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Margaret C. Shuhart: technical, or material support; critical revision of the manuscript for important intellectual content; statistical analysis; study supervision
Chia C. Wang: technical, or material support
Denise M. Paschal: acquisition of data; analysis and interpretation of data
Minjun C. Apodaca: acquisition of data; analysis and interpretation of data
Yanze Liu: technical, or material support
Derek D. Sloan: technical, or material support; analysis and interpretation of data
Tyler N. Graf: technical, or material support
Nicholas H. Oberlies: technical, or material support; critical revision of the manuscript for important intellectual content
David Y. -W. Lee: technical, or material support; critical revision of the manuscript for important intellectual content
Keith R. Jerome: technical, or material support; analysis and interpretation of data; critical revision of the manuscript for important intellectual content
Stephen J. Polyak: obtained funding; study concept and design; analysis and interpretation of data; critical revision of the manuscript for important intellectual content
Silymarin, an extract from the seeds of the milk thistle plant Silybum marianum, has been used for centuries for the treatment of chronic liver diseases. Despite common use by patients with hepatitis C in the U.S., its clinical efficacy remains uncertain. The goal of this study was to determine if silymarin has in vitro effects on immune function that might have implications for its potential effect on HCV-induced liver disease.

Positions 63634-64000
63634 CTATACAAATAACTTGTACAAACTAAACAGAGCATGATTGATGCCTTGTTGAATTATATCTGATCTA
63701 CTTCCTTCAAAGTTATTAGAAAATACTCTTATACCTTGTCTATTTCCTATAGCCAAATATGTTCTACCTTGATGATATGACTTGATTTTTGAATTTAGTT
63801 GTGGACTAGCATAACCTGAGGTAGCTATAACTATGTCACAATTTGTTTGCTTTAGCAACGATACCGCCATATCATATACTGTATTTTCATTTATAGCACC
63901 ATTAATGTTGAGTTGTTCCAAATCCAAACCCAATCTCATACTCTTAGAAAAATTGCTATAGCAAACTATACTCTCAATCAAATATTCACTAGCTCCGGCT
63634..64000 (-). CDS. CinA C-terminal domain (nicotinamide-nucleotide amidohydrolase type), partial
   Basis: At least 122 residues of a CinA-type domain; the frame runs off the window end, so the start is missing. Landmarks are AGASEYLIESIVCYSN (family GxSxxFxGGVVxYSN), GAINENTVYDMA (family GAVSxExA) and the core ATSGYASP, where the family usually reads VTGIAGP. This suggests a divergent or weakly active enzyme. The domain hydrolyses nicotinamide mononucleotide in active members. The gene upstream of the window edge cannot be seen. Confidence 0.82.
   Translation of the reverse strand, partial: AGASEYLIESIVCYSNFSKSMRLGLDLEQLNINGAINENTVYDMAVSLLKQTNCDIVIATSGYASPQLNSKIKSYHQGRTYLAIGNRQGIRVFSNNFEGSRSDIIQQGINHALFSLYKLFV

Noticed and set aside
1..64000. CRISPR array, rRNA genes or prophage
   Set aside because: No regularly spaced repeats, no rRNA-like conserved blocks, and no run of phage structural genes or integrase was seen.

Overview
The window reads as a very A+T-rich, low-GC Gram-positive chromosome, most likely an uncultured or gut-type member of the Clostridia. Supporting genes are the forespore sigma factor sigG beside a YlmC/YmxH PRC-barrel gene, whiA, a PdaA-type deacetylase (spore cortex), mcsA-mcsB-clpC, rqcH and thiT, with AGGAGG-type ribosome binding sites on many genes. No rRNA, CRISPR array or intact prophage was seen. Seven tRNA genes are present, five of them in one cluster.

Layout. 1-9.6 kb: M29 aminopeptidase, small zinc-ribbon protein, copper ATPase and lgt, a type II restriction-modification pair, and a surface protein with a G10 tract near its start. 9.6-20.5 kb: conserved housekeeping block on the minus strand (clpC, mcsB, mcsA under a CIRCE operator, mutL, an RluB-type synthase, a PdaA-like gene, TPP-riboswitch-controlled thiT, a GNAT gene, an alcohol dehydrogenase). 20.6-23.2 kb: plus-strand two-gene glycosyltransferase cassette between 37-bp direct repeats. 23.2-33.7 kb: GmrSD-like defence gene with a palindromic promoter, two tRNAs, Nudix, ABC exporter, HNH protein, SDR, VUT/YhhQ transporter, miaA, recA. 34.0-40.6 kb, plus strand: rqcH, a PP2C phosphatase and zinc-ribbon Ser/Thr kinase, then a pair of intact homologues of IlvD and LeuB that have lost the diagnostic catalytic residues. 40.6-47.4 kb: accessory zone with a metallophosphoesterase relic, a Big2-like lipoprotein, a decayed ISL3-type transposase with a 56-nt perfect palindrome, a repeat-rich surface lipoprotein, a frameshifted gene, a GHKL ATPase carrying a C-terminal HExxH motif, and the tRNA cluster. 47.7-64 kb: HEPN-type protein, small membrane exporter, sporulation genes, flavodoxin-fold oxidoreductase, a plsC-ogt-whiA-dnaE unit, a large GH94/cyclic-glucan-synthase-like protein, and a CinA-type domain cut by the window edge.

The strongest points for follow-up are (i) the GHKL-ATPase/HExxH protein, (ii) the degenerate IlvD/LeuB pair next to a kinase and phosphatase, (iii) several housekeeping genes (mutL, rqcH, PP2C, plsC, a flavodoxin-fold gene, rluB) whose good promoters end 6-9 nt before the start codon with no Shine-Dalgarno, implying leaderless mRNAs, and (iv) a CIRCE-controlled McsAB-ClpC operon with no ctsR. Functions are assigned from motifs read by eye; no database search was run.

Freshly isolated PBMC and T cells from HCV-infected and uninfected subjects were tested in vitro for responses to nonspecific and antigenic stimulation in the presence and absence of a standardized preparation of silymarin (MK001).
Minimal MK001 toxicity on PBMC was found at concentrations between 5-40 μg/mL. MK001 dose-dependently inhibited the proliferation and secretion of TNF-α, IFN-γ, and IL-2 by PBMC stimulated with anti-CD3. In addition, MK001 inhibited proliferation by CD4+ T cells to HCV, Candida and Tetanus protein antigens, and by HLA-A2/HCV1406-1415-specific CD8+ T cells to allogeneic stimulation. MK001 inhibited T cell TNF-α and IFN-γ cytokine secretion to Tetanus and Candida protein antigens. Finally, MK001 inhibited NF-κB transcriptional activation after T cell receptor-mediated stimulation of Jurkat T cells, consistent with its ability to inhibit Jurkat T cell proliferation and secretion of IL-2.
Silymarin’s ability to inhibit the proliferation and pro-inflammatory cytokine secretion of T cells, combined with its previously described anti-viral effect suggests a possible mechanism of action that could lead to clinical benefit during HCV infection.
Chronic hepatitis C afflicts approximately 3 million individuals and is the leading cause of end-stage liver disease requiring transplantation in the United States. Liver fibrosis progression, the major consequence of chronic infection, generally occurs over decades in immunocompetent individuals.1
The current standard treatment for HCV infection, pegylated interferon and ribavirin, results in an overall sustained virologic response (SVR) rate of approximately 55%, which, in the vast majority of cases represents durable viral eradication.2, 3 However, significant numbers of patients do not achieve an SVR, or are intolerant/have contraindications to therapy. Complications of hepatitis C-induced liver fibrosis including liver failure and cancer are predicted to increase significantly over the next twenty years, and no other treatment options are currently available.4 Thus, many individuals have turned to herbal remedies. Two recent studies have reported that as many as 13% to 23% of U.S. patients with chronic liver disease are using herbal remedies, with silymarin being the most common preparation ingested for such purpose.5, 6